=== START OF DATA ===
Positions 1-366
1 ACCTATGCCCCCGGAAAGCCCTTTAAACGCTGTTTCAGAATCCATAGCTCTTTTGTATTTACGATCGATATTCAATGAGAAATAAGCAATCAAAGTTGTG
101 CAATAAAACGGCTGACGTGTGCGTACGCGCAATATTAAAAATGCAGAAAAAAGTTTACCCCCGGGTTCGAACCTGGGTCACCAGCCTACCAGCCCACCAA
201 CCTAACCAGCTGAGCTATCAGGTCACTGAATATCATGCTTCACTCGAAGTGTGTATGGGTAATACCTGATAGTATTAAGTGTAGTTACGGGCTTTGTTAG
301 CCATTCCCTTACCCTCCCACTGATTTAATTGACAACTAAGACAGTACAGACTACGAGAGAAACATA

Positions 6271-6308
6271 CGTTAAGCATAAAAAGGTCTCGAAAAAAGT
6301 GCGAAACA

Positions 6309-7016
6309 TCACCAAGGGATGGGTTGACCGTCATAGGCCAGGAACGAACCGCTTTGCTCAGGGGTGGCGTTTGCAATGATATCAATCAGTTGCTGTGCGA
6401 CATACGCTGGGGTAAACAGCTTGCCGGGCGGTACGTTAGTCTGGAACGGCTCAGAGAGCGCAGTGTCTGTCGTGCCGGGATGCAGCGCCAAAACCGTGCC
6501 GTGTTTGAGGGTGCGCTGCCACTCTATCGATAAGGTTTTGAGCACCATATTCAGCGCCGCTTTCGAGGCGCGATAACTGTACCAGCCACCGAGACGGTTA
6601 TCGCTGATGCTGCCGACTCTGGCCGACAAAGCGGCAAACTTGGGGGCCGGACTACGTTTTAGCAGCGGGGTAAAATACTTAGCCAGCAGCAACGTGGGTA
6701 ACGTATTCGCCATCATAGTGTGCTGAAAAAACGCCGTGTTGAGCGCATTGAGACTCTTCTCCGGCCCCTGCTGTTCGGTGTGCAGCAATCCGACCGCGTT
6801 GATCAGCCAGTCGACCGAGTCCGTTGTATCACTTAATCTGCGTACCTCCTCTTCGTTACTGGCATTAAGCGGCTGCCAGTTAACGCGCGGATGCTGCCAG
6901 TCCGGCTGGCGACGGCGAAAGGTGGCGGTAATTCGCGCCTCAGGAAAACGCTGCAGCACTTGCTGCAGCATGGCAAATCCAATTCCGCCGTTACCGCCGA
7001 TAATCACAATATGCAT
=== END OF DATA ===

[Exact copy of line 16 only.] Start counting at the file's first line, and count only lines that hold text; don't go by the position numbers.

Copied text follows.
6901 TCCGGCTGGCGACGGCGAAAGGTGGCGGTAATTCGCGCCTCAGGAAAACGCTGCAGCACTTGCTGCAGCATGGCAAATCCAATTCCGCCGTTACCGCCGA